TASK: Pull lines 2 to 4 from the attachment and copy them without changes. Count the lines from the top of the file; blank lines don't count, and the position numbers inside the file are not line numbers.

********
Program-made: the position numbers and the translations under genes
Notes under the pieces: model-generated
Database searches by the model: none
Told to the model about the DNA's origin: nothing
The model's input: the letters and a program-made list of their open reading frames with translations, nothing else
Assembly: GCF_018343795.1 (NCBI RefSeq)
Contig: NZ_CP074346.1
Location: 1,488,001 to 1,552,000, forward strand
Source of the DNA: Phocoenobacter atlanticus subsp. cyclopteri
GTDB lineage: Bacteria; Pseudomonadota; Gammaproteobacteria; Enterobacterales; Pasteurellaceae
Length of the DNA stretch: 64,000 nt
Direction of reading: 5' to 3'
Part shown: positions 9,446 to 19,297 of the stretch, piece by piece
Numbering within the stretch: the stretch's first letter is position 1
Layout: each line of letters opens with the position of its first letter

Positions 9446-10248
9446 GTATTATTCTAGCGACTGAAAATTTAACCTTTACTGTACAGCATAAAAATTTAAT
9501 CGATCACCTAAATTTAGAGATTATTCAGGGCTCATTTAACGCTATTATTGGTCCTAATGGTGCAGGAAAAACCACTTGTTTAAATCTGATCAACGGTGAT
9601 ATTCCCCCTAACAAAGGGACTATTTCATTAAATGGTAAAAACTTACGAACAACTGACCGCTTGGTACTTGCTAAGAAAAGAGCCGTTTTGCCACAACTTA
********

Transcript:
Notes under the pieces: model-generated
Database searches by the model: none
Told to the model about the DNA's origin: nothing